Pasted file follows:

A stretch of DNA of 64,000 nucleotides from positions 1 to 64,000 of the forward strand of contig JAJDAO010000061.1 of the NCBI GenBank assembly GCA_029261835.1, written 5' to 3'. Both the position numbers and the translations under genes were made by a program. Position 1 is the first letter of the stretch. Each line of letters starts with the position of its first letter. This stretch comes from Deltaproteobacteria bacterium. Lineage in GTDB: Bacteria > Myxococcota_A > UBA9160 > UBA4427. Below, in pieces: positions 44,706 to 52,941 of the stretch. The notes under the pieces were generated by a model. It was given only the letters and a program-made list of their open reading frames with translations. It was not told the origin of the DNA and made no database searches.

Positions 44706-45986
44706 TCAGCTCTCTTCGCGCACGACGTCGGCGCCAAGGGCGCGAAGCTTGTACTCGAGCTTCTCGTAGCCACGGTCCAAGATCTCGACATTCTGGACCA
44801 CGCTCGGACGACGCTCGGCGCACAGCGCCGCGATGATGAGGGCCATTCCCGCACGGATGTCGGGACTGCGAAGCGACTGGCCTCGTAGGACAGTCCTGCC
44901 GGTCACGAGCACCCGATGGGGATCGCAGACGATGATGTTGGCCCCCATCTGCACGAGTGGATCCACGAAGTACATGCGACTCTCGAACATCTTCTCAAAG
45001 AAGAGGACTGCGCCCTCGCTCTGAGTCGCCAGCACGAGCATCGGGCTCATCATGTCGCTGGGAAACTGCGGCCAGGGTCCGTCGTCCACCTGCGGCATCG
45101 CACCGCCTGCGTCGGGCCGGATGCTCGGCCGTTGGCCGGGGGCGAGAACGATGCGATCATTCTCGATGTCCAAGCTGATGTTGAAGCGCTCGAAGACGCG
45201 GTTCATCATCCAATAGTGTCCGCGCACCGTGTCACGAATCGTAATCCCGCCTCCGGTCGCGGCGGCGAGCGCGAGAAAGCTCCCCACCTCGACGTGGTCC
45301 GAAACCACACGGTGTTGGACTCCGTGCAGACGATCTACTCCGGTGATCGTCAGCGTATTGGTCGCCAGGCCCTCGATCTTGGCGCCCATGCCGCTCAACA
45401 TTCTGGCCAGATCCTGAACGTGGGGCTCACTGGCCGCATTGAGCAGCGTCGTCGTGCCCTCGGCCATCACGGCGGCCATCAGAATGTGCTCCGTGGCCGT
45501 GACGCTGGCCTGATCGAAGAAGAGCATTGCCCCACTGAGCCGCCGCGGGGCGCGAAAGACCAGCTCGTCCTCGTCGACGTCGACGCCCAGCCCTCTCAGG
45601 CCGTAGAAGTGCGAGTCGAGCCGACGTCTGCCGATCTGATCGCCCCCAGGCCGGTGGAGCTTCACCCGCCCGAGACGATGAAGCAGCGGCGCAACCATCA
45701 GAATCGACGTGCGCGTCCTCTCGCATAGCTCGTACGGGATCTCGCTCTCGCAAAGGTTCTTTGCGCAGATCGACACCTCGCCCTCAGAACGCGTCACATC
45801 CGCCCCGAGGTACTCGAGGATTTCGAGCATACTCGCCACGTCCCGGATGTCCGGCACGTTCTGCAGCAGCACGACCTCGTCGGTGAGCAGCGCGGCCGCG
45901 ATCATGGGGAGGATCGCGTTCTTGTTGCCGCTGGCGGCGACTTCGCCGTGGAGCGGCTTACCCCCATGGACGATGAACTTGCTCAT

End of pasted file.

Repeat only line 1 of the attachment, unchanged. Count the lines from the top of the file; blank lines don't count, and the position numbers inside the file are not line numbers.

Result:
A stretch of DNA of 64,000 nucleotides from positions 1 to 64,000 of the forward strand of contig JAJDAO010000061.1 of the NCBI GenBank assembly GCA_029261835.1, written 5' to 3'. Both the position numbers and the translations under genes were made by a program. Position 1 is the first letter of the stretch. Each line of letters starts with the position of its first letter. This stretch comes from Deltaproteobacteria bacterium. Lineage in GTDB: Bacteria > Myxococcota_A > UBA9160 > UBA4427. Below, in pieces: positions 44,706 to 52,941 of the stretch. The notes under the pieces were generated by a model. It was given only the letters and a program-made list of their open reading frames with translations. It was not told the origin of the DNA and made no database searches.